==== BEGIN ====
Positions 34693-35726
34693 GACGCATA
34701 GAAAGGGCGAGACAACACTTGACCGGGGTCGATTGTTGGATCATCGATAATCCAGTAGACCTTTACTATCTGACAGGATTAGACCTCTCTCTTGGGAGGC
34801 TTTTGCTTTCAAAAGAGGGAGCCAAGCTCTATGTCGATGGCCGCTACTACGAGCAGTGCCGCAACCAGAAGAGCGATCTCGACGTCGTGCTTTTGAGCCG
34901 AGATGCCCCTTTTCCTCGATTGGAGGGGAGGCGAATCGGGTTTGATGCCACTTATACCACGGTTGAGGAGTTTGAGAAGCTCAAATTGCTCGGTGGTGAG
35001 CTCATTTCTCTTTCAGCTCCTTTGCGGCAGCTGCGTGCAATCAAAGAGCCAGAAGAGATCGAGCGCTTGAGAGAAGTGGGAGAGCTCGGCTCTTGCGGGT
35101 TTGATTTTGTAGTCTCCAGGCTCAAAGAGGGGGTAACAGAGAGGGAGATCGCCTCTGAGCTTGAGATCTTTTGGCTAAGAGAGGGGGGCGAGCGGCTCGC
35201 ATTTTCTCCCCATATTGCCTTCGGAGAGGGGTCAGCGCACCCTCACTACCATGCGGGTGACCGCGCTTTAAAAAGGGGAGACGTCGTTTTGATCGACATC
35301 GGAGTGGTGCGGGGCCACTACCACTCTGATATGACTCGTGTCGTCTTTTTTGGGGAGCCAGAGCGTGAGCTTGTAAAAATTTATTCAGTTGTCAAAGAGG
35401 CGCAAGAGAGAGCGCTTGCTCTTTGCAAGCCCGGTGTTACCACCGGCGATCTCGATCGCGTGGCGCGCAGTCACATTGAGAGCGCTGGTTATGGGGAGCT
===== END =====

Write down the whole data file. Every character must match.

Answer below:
Positions 34693-35726
34693 GACGCATA
34701 GAAAGGGCGAGACAACACTTGACCGGGGTCGATTGTTGGATCATCGATAATCCAGTAGACCTTTACTATCTGACAGGATTAGACCTCTCTCTTGGGAGGC
34801 TTTTGCTTTCAAAAGAGGGAGCCAAGCTCTATGTCGATGGCCGCTACTACGAGCAGTGCCGCAACCAGAAGAGCGATCTCGACGTCGTGCTTTTGAGCCG
34901 AGATGCCCCTTTTCCTCGATTGGAGGGGAGGCGAATCGGGTTTGATGCCACTTATACCACGGTTGAGGAGTTTGAGAAGCTCAAATTGCTCGGTGGTGAG
35001 CTCATTTCTCTTTCAGCTCCTTTGCGGCAGCTGCGTGCAATCAAAGAGCCAGAAGAGATCGAGCGCTTGAGAGAAGTGGGAGAGCTCGGCTCTTGCGGGT
35101 TTGATTTTGTAGTCTCCAGGCTCAAAGAGGGGGTAACAGAGAGGGAGATCGCCTCTGAGCTTGAGATCTTTTGGCTAAGAGAGGGGGGCGAGCGGCTCGC
35201 ATTTTCTCCCCATATTGCCTTCGGAGAGGGGTCAGCGCACCCTCACTACCATGCGGGTGACCGCGCTTTAAAAAGGGGAGACGTCGTTTTGATCGACATC
35301 GGAGTGGTGCGGGGCCACTACCACTCTGATATGACTCGTGTCGTCTTTTTTGGGGAGCCAGAGCGTGAGCTTGTAAAAATTTATTCAGTTGTCAAAGAGG
35401 CGCAAGAGAGAGCGCTTGCTCTTTGCAAGCCCGGTGTTACCACCGGCGATCTCGATCGCGTGGCGCGCAGTCACATTGAGAGCGCTGGTTATGGGGAGCT